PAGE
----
GRVD: Specifically with Hunger Unholy, you seem to have a real love and nostalgic passion for older waves of horror cinema. What period of time would you consider your favorite era, or perhaps the most influential to yourself?

NH: My dad instilled a passion for film at a young age by teaching me what should be at it's core, the thing anyone involved in film should feel: a love for watching movies. I was raised on everything from innocent Disney films like Sword In the Stone or The Dark Crystal to (when mom wasn't home) Terminator 2, Monster Squad, and Predator. As I got older, my dad shared with me more under the radar films he loved that he saw in his youth while working at a drive in, films that prior to the internet, were much harder to find without a wide distribution. These films mostly were horror films like George Romero's Dawn of the Dead and eventually Evil Dead, but there were other foreign films like Zombie, Blood Eaters, and the like. I think his love for both watching horror films and telling scary stories is where my love for the genre began.

GRVD: Explain how you got into making practical effects for your films. I know that in Hunger Unholy you designed the Werewolf yourself. Tell us about that process.

NH: Simply, I had no one else to help me when I started as a kid with my shorts. As one would expect, it started with me just spraying my brothers with ketchup or food coloring, but I started to get a lot of ideas from the commentary tracks on my Evil Dead DVD and a feature on Tom Savini and his effects which was a bonus feature on the Night of the Living Dead 1990 remake DVD. I learned about techniques they used and in return, tried out more primitive versions myself. It is always a learning process. I really got to try out a ton of stuff in this forty minute short I made called A Way Out, which was my first attempt at a serious project that I shot with a few friends in 2010. That really taught me a lot about what I could and could not do. It's always been a learning process for me, and Wronged, my second feature film, is the first project I've worked on where I've  had a makeup and effects department handle the bulk of the effects, though I have jumped in on a few of the practicals as well. The werewolf suit was interesting because I, in my foolish youth and bull headed early twenties, believed I could make a decent suit for cheap instead of paying a lot for a high quality suit. It had its short comings in the end and is one of my biggest complaints about HU, but it served its purpose and again, served as a lesson.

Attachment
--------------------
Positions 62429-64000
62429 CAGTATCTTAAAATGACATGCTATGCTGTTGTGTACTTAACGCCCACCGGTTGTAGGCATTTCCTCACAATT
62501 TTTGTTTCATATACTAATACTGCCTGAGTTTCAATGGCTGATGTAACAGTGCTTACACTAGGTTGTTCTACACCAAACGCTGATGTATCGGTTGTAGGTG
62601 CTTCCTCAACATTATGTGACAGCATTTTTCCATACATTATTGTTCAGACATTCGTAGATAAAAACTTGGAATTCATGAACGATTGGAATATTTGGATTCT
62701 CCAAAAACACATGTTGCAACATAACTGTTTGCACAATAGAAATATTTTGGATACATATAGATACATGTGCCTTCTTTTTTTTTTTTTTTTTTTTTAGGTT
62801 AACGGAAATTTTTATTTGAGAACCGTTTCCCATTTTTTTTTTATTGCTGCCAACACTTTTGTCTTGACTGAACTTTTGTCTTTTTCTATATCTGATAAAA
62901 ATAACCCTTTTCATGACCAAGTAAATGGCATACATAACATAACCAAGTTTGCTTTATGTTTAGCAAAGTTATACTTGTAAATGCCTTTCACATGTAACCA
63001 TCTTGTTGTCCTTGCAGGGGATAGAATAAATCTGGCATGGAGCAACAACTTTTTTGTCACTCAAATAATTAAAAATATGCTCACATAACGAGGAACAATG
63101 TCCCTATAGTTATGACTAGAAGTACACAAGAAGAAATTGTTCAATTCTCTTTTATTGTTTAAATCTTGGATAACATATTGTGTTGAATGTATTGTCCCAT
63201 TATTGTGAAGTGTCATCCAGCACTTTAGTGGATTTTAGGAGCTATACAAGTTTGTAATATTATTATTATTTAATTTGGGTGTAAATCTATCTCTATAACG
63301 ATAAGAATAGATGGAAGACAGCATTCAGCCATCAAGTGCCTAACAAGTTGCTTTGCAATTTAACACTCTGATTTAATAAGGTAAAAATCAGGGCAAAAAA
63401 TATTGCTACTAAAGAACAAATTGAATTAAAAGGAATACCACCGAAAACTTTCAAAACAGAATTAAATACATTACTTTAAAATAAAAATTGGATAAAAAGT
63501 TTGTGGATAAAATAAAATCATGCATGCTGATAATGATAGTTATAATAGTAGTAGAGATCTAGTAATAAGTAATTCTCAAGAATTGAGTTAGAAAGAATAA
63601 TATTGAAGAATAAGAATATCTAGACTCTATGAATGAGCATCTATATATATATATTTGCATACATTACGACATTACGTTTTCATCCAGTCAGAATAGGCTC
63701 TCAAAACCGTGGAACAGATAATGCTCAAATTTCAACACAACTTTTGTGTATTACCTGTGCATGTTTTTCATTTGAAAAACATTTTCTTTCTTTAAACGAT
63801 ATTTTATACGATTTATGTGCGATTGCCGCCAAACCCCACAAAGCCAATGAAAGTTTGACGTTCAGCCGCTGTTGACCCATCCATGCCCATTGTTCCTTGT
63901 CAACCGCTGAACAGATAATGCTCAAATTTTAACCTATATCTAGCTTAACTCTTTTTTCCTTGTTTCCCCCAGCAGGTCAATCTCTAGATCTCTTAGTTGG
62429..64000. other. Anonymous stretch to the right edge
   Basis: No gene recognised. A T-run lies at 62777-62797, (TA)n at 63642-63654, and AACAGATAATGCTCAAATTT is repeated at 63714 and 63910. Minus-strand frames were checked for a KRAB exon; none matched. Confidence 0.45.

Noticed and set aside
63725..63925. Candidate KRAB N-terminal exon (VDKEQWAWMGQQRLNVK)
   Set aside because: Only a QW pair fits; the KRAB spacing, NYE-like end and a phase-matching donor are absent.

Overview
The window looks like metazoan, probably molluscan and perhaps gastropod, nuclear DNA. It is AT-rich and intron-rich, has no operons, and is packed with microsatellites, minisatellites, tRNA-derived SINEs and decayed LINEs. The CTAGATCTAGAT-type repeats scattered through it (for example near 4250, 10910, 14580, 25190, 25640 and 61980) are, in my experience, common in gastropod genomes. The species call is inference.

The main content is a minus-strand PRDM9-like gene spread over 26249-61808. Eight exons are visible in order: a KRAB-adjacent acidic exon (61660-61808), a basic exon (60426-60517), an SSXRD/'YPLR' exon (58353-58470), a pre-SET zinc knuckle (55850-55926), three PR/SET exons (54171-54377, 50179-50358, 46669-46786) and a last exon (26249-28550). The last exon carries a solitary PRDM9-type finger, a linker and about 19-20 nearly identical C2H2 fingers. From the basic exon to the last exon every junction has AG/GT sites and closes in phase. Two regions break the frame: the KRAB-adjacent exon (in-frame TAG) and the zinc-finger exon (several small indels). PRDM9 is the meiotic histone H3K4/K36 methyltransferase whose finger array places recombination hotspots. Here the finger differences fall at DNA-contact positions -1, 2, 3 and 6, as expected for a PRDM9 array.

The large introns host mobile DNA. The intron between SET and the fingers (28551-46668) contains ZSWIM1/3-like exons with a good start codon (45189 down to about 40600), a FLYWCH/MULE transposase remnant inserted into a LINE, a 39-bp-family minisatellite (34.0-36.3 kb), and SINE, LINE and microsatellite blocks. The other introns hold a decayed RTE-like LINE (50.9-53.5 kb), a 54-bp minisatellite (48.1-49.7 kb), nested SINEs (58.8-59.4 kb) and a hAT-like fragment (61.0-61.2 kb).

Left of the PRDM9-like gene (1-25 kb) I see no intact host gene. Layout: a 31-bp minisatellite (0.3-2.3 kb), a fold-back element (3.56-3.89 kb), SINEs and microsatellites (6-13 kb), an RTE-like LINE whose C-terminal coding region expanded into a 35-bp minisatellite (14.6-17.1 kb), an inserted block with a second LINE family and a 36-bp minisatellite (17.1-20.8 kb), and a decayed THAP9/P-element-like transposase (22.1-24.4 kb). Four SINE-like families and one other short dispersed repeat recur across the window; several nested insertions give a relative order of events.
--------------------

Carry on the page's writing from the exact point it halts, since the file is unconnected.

GRVD: Tell us about your new film Wronged. How does it differ from your past work?

NH: Wronged differs immensely from anything I've done on almost all levels. It is the first project I have had a budget for, though it is about as shoestring as they come even so. Also, having a camera, makeup, production and sound crew is something I had never attempted before as well as hiring real actors and not solely relying on friends or friends of friends to fill certain roles. In a sense, this is the first "real" production I've ever taken on.

It also differs both stylistically and in terms of story from anything I've ever written as it goes much deeper than what is simply on the surface emotionally and metaphorically.

GRVD: What are some long-term ambitions you have as a director? Do you ever wish to try to break into the mainstream, or are you more committed to remaining in the D.I.Y. underground?

NH: I always wanted to write and act. Directing happened just because I never knew anyone who was willing to do it when I was tackling shorts. It happened so often, that I eventually phased myself out of focusing on acting and shifted to learning how to write (well) and direct, which is how I also picked up on learning how to edit as well. Of course the goal is to make money doing it and a career, but realistically, if I could at the least make enough money each film to break even and cover my losses to justify doing another, then I have no reason to stop and will continue to pump out projects until the stress kills me, I'm sure. Haha